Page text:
In 1927, the B&O put a total of 20 examples of the P-7 class into service, which at the time were the most powerful Pacifics ever. The power was achieved with a coupling wheel diameter of 80 inches and cylinders measuring 27 by 28 inches. The firebox, with a combustion chamber and thermosiphons, came in at 394 square feet. The first locomotive was manufactured with a booster on the trailing axle, the others were only prepared for its later installation. They were given names after the first 20 Presidents of the United States, beginning with No. 5300 “President Washington”.

The P-7 pulled the most important express trains of the B&O. Over time, there was no uniform modernization of the class, but various conversions. This resulted in the classes P-7a to P-7d, which differed primarily in the heating area and, among other things, had different superheaters. The P-7a and P-7d also featured a streamlined fairing. They pulled important trains such as the “Royal Blue” and the “Cincinnatian”. Their service ended in 1958 after the introduction of diesel locomotives in express service.

VariantP-7P-7arebuilt P-7b, cP-7d
General
Built1927193719431946
ManufacturerBaldwinMount Clare
Axle config4-6-2 (Pacific) 
Gauge4 ft 8 1/2 in (Standard gauge)
Dimensions and Weights
Wheelbase37 ft 1 in
Fixed wheelbase14 ft
Service weight326,000 lbs340,000 lbs332,000 lbs347,500 lbs
Adhesive weight201,000 lbs207,000 lbs204,000 lbs211,000 lbs
Total weight544,000 lbs579,500 lbs550,000 lbs713,500 lbs
Axle load68,000 lbs70,000 lbs69,000 lbs71,000 lbs
Water capacity11,000 us gal13,000 us gal11,000 us gal20,000 us gal
Fuel capacity34,000 lbs (coal)39,000 lbs (coal)34,000 lbs (coal)56,000 lbs (coal)
Power
Power sourcesteam
Estimated power3,750 hp (2,796 kW)3,800 hp (2,834 kW)3,650 hp (2,722 kW)3,800 hp (2,834 kW)
Optimal speed48 mph49 mph47 mph49 mph
Top speed85 mph
Starting effort49,882 lbf
Power Plant
Driver diameter80 in
Boiler pressure230 psi
Expansion typesimple
Cylinderstwo, 27 x 28 in
Boiler
Grate area70.3 sq ft
Firebox area394 sq ft429 sq ft379 sq ft429 sq ft
Tube heating area3,452 sq ft3,448 sq ft3,264 sq ft3,414 sq ft
Evaporative heating area3,846 sq ft3,877 sq ft3,643 sq ft3,843 sq ft
Superheater area932 sq ft908 sq ft950 sq ft
Total heating area4,778 sq ft4,809 sq ft4,551 sq ft4,793 sq ft
Calculated Values
steam locomotive
express
streamline
last changed: 06/2022
Bavarian S 3/6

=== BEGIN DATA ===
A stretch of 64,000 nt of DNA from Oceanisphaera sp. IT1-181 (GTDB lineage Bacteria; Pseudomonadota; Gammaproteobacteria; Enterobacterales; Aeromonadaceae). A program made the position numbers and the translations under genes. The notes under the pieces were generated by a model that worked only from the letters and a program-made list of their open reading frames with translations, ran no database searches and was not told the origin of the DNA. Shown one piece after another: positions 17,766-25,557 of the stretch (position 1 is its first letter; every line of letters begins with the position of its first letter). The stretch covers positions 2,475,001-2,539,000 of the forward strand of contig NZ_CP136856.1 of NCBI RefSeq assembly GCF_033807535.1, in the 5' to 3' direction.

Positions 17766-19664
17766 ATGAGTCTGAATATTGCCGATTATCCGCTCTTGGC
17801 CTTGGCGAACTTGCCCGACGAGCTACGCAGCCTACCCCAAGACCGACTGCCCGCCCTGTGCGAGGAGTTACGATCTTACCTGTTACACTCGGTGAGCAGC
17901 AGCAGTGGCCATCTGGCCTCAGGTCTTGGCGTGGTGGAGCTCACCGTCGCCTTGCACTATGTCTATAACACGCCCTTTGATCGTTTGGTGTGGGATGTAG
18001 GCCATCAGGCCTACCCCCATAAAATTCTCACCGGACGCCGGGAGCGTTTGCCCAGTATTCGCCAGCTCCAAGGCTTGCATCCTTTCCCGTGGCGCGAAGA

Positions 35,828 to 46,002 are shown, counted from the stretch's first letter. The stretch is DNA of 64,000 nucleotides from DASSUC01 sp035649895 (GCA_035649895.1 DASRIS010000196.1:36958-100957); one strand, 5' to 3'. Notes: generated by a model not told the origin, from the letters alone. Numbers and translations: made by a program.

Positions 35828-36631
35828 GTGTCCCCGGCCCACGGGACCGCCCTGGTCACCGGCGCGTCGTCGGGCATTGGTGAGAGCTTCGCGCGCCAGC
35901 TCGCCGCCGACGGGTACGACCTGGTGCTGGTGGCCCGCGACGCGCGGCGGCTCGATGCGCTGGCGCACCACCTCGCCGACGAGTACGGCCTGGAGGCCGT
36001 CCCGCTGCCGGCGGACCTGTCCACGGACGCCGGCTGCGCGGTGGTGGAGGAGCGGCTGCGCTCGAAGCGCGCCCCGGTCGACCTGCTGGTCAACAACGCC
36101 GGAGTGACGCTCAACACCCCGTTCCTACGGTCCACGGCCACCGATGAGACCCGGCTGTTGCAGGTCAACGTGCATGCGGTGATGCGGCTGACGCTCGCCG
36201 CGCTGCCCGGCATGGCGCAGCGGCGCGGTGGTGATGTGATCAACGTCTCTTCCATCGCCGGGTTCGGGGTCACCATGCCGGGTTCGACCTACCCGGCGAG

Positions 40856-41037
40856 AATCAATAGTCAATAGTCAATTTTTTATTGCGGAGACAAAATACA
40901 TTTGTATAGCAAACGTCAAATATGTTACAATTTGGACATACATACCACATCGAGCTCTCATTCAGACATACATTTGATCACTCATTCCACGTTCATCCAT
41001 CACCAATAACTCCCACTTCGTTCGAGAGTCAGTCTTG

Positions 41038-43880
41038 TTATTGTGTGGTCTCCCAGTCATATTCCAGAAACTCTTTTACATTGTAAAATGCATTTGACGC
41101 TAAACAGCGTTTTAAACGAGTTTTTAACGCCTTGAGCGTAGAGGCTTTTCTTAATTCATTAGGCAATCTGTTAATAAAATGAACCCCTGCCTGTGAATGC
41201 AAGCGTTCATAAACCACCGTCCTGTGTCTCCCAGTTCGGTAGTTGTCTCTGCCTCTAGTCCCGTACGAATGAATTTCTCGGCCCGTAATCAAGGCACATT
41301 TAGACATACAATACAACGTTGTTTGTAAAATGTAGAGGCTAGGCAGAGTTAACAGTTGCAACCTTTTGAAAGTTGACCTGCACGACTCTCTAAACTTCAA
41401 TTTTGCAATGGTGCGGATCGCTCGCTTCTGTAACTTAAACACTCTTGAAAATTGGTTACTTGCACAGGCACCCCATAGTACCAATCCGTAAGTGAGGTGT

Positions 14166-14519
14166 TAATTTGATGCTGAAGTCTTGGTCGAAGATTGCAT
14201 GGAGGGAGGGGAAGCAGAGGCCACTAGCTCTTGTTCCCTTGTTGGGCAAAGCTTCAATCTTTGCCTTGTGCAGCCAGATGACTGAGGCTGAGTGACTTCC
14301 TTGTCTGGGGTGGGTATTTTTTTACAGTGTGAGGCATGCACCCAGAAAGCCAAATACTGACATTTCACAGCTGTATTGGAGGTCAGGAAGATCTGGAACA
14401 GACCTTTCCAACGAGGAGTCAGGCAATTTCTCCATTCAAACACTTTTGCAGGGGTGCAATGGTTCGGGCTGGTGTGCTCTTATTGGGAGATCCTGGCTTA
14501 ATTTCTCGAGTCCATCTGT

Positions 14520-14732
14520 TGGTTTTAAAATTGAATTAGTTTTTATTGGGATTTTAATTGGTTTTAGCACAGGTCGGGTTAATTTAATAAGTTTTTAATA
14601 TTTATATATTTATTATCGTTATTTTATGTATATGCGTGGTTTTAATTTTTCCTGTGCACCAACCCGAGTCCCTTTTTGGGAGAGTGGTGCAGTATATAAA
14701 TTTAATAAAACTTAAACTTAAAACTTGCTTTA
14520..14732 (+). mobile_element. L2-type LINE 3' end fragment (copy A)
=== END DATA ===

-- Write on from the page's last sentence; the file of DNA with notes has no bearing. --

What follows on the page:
German Reichsbahn class 184-5
Germany | 1908 | 159 produced
18 478 in the original paint scheme as No. 3673 of the K.Bay.Sts.B.
18 478 in the original paint scheme as No. 3673 of the K.Bay.Sts.B.
Rainer Lippert

The Bavarian S 3/6, later designated as the class 184-5, was probably one of the best-known express steam locomotives in Germany. Developed by the Munich company Maffei, it was not only procured by the Royal Bavarian State Railways from 1908, but even the Deutsche Reichsbahn commissioned new series until 1931.

Although more than 150 km/h had already been achieved with the S 2/6 trial locomotive in 1906, the speed to be reached with the S 3/6 was reduced to 120 km/h, which was more suitable for everyday use. Their performance program stipulated that a train weighing 400 tonnes should reach at least 115 km/h on the level. The same train should still be pulled at 95 km/h at 0.5 percent and at 65 km/h at one percent.

The locomotive was based on the Baden IV f and was given a driving wheel diameter of 1,870 mm as a compromise. This enabled the S 3/6 to cover long distances at a high line speed without excessive wear on the engine, without having to sacrifice too much traction for climbing. As with previous Bavarian express train locomotives, the running gear was built on a bar frame

Die Lokomotive, November 1908

Of the 159 locomotives of series a to o, only 18 locomotives of series d and e were built with wheel diameter of 2,000 mm in order to be able to drive at a constant speed of 120 km/h on flat lines between the largest cities in Bavaria. These were mainly the Munich-Nuremberg and Munich-Augsburg routes, on which there were hardly any significant inclines. They were soon given the nickname “Hochhaxige” (“the high-heeled one”) to distinguish them from the rest of the S 3/6.

Traction was provided by a four-cylinder compound engine, which enabled very smooth running and led to consumption that did not need to fear comparison with the later two-cylinder standard locomotives. Despite the significantly higher maintenance effort due to the internal cylinders, the S 3/6 continued to be procured in several series even after the Deutsche Reichsbahn was founded. This can be explained, among other things, by the fact that the new standard express train locomotive of the class 01 had an axle load of 20 tonnes and many main lines were not strengthened accordingly at the time. With an axle load of 18 tonnes, the last S 3/6 could also be used on almost all main routes until a lighter standard express locomotive became available with the class 03.